of US-Iran Deal
دورنمای توافق آمریکا و ایران
A month ago I was optimistic about US-Iran deal to be sealed soon and only worried about what would be in it for human rights (1). But after the last round of talks in Geneva which finished yesterday and John Kerry flew to Saudi Arabia, it seems like the prospects for a deal are dim. This turn of events should neither be blamed on Netanyahu's speech at the US Congress nor on Saudi Arabia. The change is because of Iran itself. Let me explain.
Iran's approach has been like the last months of negotiations with Iraq for ending Iran-Iraq war in 1989, when Islamic Republic tried to show an iron fist internally with the Iranian opposition and taking new territories at the borders with Iraq, to show a position of strength. Islamic Republic of Iran has been doing the same thing in the last few months, military exercises in the Persian Gulf and increase of executions of radical groups in Iran. But US is not Saddam's Iraq. When Mao's China wanted to open relations with the US, they rolled out the red carpet for Americans and showed restraint with internal opposition. A country like the US already knows Iran's strength, but at time of such negotiations, the US government needs to justify its decisions to its constituency. US unlike Saddam's Iraq, is a democracy. So the attitude of the other side makes a big difference for negotiations to succeed, which is why Mao's China at the time of Nixon's trip paid close attention to show their good will to American people.
You cannot throw a US journalist in jail and think you can build bridges with American people. You are not making a deal with Saddam's Iraq. The constituency of US government matters, and Islamic Republic has totally missed it. This is not just about the hardliners in Iran. Rouhani's administration has viewed such attitudes as helpful to itself believing that the so-called show of a strong position is helpful in the negotiations and did not raise any internal fight over it. Obama fought the US Congress and Israel for this deal but Mr. Rouhani did nothing with regards to those who continue "Death to America" slogans in Tehran, organize war games in Persian Gulf and roar the gunshots of firing squads.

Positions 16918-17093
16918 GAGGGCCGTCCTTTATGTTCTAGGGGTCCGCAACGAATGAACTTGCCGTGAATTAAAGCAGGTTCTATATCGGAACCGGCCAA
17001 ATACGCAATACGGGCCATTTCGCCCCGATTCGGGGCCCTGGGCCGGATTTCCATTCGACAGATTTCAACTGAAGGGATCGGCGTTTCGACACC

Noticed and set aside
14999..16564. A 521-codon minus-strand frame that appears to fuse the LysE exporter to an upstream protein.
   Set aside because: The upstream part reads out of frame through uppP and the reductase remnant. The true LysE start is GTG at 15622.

I do not know if the prospects for any deal are completely lost but am sure prospects for an immediate deal looks dim at this time. For Mr. Obama, having the Iran deal is not that important anymore. He has been able to bring the price of oil so low that has gained him a tremendous US public support. Also the fighting of Iran and ISIS in Iraq is a dual containment and helps the US. Such a war will have no winner and will only weaken both Shia and Sunni fundamentalist militias in the region. For the time being, US-Iran negotiations are not much different from the time when Saeed Jalili kept going to meetings with no results and as we remember, with the passage of time, international sanctions made Iran's economy weaker and weaker. The only difference now is that oil is a lot cheaper than when Mr. Jalili was making his trips back and forth from Tehran to European capitals.
Hoping for a democratic and secular
Sam Ghandchi, Editor/Publisher
March 5, 2015
1. What is in US-Iran Deal for Human Rights